Maybe when faced with the choice to give what you have, your thoughts tend to sound a lot like mine; more fearful than faithful, more full of worry than assurance. So I ask, do you believe that He is inviting you into His miracles even today? What are the areas in your life that you feel as though though your little is worth nothing? Where do you fear giving like the boy with the fish and bread? What little are you holding onto in fear of being left with nothing? What would it look like to instead trust that He wants it all, to give what you have, and believe that He will take it and do the immeasurably more you cannot even fathom?
It takes faith. It takes action. It takes trust. But there could be 5,000 people filled as a result of what you hand over to Jesus to multiply today. Or even if just one person needs and is filled by what only you can bring. Verse 9 of John 6 says. “Here is a boy with five small barley loaves and two small fish.” What if we took away what he brought, put a blank line in it’s place, and then filled that line in with whatever we have to give? You may have given Jesus your life, but not your job or your passions or your dreams or your money. Or maybe you haven’t given Jesus anything, to which I would say give Him all those things and your life. He wants it all, every part of who we are and what we do could be apart of the miracles He is seeking to work in this world today. Give what you have, let it be broken and multiplied.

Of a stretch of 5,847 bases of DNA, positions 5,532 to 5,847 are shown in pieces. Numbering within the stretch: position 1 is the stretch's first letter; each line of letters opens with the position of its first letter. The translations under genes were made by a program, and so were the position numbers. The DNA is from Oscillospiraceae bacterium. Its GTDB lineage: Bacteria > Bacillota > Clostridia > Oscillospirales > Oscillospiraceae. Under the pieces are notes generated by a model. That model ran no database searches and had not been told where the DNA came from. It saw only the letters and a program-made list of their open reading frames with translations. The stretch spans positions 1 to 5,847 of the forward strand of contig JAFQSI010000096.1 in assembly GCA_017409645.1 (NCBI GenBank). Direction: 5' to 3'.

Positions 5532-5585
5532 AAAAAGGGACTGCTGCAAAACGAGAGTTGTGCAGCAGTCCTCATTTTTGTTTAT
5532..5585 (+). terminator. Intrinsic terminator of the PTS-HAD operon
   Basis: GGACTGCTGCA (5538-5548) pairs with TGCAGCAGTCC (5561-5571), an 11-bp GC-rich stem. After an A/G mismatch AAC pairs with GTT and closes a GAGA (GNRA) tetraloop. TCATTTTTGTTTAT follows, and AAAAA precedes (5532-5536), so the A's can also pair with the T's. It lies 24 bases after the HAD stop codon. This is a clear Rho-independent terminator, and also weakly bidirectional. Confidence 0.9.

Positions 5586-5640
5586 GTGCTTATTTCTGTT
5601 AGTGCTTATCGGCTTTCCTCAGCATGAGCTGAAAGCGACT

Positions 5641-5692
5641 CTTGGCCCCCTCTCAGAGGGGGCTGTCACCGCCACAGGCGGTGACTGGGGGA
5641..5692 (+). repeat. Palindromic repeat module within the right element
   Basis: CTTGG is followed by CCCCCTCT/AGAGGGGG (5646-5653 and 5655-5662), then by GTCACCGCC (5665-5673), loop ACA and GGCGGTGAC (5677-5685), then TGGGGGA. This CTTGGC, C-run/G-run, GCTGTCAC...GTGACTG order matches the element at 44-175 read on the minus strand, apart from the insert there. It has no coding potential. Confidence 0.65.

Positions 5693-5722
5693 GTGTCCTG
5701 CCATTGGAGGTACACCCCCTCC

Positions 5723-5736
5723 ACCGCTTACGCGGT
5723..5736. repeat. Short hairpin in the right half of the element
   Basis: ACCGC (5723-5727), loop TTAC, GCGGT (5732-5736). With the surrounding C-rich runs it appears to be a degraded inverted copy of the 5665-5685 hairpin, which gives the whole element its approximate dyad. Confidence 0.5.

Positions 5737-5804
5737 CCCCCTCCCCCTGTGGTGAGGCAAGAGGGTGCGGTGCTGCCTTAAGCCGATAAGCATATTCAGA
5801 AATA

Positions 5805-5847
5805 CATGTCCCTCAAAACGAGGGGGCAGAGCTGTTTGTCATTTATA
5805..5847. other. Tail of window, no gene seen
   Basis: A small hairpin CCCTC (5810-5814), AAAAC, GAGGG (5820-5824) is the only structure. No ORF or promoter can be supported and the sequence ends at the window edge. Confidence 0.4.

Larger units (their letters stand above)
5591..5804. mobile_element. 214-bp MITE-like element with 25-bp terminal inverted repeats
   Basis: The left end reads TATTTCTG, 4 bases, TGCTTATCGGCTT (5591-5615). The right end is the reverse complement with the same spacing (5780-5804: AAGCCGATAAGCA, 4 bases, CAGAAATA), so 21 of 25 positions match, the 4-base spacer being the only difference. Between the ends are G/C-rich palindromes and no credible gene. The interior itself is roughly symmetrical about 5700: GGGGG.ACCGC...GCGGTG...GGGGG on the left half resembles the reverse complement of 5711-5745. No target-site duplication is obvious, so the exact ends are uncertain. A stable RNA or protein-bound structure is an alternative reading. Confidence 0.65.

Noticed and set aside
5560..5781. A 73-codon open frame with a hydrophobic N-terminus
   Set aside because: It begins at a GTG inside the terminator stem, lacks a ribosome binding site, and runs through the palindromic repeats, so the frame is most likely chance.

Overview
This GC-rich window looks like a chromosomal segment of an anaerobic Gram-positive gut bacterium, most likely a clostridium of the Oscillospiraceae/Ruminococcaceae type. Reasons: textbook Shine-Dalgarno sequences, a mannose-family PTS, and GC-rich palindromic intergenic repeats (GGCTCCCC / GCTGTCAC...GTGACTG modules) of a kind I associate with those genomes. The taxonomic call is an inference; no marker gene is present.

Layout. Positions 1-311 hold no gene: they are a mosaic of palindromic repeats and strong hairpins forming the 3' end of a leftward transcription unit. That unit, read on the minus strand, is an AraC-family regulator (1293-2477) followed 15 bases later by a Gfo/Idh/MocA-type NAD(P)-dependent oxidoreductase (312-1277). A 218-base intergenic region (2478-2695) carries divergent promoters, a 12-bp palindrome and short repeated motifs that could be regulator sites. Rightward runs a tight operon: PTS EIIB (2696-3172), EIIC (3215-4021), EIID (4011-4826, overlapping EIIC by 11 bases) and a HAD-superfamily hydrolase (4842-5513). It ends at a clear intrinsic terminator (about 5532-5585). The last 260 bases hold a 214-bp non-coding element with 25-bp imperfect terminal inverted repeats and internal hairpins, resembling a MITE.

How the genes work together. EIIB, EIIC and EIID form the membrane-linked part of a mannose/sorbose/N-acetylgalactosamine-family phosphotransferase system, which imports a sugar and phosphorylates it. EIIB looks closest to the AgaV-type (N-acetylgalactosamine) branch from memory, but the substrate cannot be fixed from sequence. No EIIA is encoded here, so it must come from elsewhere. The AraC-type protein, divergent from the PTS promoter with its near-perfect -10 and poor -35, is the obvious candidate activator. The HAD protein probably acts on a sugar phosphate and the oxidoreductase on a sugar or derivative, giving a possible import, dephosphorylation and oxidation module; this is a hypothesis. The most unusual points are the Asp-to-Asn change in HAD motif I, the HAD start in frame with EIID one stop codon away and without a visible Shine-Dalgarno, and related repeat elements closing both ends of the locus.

We’ll never know what the boy was thinking that day he gave the bread and the fish. We’ll never know his name or what he looked like, and honestly none of that really matters. The Word tells us what we need to know—the boy gave what he had. That became his story, and I so desperately want that to be my story too. I want that to be all of our stories.
There is a prayer I’ve been stealing lately, one that I hope you will steal too.
It says this, “Lord, sometimes I don’t even feel worthy to be the boy who brought the bread, but I pray that you would break me and what I have anyways, and give it all away to those who need me. Take what little I have and multiply it. Do the immeasurably more that only you can do. Amen.”
Jacqueline // @jacquelinewinstead